Green Teaching: What the World Needs Now

In President Obama’s speech last night, he talked a fair amount about the importance of making higher education affordable for all Americans, and about how essential a highly skilled workforce is to America’s future.

I felt like I was in some kind of time warp.  Wasn’t Bill Clinton talking about just the same things, almost generation ago? Not only has insufficient progress been made, but while we’ve been fiddling and squabbling amongst ourselves, the whole landscape behind us has shifted radically.

It reminds me of one of those cartoon scenes where the mice are fighting amongst themselves and don’t even notice the huge cat face looming over them licking its chops.

The huge cat face, today, is the drastic heating of the planet.  Obama went on and on last night about manufacturing—we need a skilled workforce to support American manufacturing, we need to bring outsourced manufacturing back home, we need to adjust the tax code to benefit workers and manufacturers.

All the while, looming above the statehouse, is the runaway monster of climate change, which is at on the one hand fattened by all this manufacturing, while at the same time threatening to blow it all away.

I quite agree with Obama that we need to be pouring resources into education.  The question is, what kind of education is going to be most valuable for today’s children, tomorrow?

At the very least, we need an education that does not have its “eyes wide shut” about the fact of global heating and the impact this will have on us all in the near future.

I was encouraged this week when I picked up a print copy of the journal Green Teacher, and found an article by David Selby and Fumiyo Kagawa entitled “Unleashing Blessed Unrest as the Heating Happens.”  In it, the authors offer concrete curricular suggestions for how to introduce students in grades 5-12 to the reality of climate change, without sugar-coating it but also without leaving them so devastated that they lapse into denial or despair.  Since the article is not available online, I’m going to quote from it liberally in what follows, because this is news we can use.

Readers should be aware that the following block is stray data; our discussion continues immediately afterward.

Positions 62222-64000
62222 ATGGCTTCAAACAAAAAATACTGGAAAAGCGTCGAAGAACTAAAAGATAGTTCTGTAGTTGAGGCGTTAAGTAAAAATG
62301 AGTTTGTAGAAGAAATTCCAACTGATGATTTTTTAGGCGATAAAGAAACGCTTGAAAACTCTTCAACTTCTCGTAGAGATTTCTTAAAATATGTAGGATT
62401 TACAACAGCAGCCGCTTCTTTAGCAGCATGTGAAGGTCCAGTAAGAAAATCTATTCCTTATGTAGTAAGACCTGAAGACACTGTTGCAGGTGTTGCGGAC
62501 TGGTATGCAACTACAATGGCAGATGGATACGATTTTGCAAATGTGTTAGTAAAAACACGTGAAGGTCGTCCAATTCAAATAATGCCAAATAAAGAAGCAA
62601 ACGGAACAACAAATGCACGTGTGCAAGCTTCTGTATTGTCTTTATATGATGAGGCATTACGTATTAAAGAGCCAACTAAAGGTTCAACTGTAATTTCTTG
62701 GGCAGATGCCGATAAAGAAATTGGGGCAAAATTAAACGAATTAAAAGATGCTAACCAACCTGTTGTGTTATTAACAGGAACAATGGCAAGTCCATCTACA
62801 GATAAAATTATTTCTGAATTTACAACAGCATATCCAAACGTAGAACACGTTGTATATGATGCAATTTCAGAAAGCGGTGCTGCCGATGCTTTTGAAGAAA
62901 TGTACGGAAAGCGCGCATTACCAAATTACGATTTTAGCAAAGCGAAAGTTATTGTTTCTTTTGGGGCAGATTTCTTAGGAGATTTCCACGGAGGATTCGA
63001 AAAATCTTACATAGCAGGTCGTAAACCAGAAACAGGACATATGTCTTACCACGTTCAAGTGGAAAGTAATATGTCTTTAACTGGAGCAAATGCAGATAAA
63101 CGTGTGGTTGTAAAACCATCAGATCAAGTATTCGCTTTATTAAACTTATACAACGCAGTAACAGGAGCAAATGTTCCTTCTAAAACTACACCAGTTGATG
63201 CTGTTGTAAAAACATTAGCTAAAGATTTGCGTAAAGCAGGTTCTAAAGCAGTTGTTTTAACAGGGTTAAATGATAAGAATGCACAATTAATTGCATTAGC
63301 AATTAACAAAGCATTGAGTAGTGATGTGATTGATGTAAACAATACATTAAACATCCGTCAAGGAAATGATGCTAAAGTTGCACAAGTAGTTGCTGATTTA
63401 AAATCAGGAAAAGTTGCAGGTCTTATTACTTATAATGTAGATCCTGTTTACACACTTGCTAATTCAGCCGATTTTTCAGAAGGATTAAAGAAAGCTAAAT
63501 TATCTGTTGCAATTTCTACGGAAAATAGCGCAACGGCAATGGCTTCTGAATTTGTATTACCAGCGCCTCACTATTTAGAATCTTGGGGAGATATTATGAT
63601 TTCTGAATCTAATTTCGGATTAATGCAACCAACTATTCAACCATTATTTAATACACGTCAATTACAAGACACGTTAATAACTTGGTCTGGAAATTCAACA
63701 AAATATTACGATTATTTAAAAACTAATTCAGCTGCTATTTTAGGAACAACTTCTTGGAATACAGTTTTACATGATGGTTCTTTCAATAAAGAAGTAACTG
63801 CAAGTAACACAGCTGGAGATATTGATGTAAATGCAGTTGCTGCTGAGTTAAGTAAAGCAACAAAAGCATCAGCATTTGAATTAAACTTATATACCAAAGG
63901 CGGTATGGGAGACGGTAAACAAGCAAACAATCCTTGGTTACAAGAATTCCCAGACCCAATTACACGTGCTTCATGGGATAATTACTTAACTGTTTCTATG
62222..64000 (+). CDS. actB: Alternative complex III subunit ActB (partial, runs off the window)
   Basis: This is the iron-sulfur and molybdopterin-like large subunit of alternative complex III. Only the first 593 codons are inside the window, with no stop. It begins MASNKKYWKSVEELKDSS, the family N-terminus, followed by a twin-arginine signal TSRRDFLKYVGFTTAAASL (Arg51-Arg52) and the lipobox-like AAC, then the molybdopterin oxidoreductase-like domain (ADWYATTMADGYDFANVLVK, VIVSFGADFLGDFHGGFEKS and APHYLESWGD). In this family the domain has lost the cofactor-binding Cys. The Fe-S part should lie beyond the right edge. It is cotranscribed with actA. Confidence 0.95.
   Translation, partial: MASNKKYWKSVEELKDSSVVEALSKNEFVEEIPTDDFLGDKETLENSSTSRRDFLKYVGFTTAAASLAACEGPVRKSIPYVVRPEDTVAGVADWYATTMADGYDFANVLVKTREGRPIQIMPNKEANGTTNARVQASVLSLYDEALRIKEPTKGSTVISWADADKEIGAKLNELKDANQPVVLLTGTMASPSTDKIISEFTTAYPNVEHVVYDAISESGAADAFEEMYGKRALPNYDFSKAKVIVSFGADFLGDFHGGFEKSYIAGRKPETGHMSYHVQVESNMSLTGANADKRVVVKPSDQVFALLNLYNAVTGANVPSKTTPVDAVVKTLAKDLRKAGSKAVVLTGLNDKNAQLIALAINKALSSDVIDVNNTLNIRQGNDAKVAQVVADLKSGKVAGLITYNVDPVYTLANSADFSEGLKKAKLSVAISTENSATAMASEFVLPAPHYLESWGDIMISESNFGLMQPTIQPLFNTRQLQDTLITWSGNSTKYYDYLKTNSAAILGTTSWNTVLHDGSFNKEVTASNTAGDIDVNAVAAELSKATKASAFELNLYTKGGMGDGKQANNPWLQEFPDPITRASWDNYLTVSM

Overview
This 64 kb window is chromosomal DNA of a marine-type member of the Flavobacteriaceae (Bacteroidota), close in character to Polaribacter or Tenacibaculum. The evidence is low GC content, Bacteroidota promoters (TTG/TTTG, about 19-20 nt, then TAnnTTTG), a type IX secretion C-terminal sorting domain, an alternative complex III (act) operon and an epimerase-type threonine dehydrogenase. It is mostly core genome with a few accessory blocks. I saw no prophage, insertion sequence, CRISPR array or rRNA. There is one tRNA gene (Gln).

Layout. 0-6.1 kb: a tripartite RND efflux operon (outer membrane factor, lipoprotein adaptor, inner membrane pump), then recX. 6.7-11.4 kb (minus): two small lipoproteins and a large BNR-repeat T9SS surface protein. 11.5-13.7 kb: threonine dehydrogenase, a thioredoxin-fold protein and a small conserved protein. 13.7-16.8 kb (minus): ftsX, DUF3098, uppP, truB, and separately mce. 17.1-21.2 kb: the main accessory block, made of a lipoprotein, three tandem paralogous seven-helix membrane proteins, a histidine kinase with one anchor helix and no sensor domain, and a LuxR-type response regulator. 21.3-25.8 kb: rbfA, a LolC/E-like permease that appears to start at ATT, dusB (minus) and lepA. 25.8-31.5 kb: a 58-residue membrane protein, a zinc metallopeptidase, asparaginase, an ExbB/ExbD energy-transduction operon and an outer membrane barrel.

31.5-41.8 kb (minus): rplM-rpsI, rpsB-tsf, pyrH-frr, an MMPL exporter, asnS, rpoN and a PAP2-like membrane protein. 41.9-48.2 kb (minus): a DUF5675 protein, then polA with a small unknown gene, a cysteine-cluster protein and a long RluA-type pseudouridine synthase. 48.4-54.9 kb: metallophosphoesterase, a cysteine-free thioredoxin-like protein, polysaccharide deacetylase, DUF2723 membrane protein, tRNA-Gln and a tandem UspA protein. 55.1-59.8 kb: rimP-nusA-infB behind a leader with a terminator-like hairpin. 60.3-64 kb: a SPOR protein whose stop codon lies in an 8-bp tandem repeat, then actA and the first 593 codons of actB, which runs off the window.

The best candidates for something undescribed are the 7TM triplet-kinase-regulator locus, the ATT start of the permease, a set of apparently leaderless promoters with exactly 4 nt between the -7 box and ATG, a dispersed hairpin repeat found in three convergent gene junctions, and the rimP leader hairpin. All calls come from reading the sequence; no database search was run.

The authors quote Jess Worth, who likens climate change denial to “finding out that you have cancer, but then delaying going to the doctor’s for treatment for a few months because you want to repaint your house.”

Selby and Kagawa speculate that because the “ever more dire accounts of a global climate lurching towards ever-deepening crisis” are so frightening, we tend to practice a kind of avoidance, which in education takes the form of “characterizing climate change as a technical problem that can be managed by a mix of technological innovation and policy solutions that avoid challenge to ‘business as usual.’”

For example, they say, “the recycling bin in most classrooms is…often cited as evidence of the school’s commitment to sustainability,” but “it can easily convey the subliminal message that consumerism approached responsibly can be benign.”

Reviewing American curricular materials for K-12, the authors found “a reluctance to investigate the culpability of neo-liberal economic growth models and to explore slow growth or no growth alternatives…. There is, too, an avoidance of envisioning and addressing personal and societal climate change scenarios that are likely to be played out in the learner’s lifetimes.”

This is certainly the kind of education I see my own son getting in his American public middle school.  The focus in his social studies, English and science classes has so far been squarely on the distant past.  There has been no discussion that I’m aware of about the fact that here we are at the end of January, and we are still seeing green grass outside.  NASA has just confirmed that nine of the ten warmest winters on record have occurred since the year 2000, and 2011 was the 9th warmest since 1880. Excuse me, shouldn’t we talk about that?

Selby and Kagawa say that instead of maintaining an “eyes wide shut” avoidance pattern with our youngsters, we need to engage in “an honest education facing up to the onset of what Alastair McIntosh describes as ‘a great dying time of evolutionary history’” and “overturning…the comfortable delusion that major disruption of Earth’s climate can be avoided or neutralized.

“Recognizing that present and future generations need hope, we have to ask what the hope is grounded in and what kind of hope it is.  Is it a spurious optimism, a comfortable fiction based on what we would prefer to see happen while keeping our ‘eyes wide shut’?  Or is it a pared down and realistically straitened optimism born of confronting the present and future earth condition?”

We have a responsibility as educators, parents, and elders to tell our children the truth about where we are as a global civilization, and where we are likely headed.  Wouldn’t you rather be forewarned, rather than bowled over by surprise when the shocks start coming?  Don’t you see it as the responsible thing to do to start preparing for those shocks now, both emotionally and practically?

The educators brought together in Selby and Kagawa’s new anthology Education and Climate Change advocate for a transformative learning agenda, involving “conscious, deep and sustained processes of engaging with pain, despair and grief over what we are losing, moving towards acceptance while searching for radically new meaning and values, and equipping ourselves for personal and collective empowerment and action.”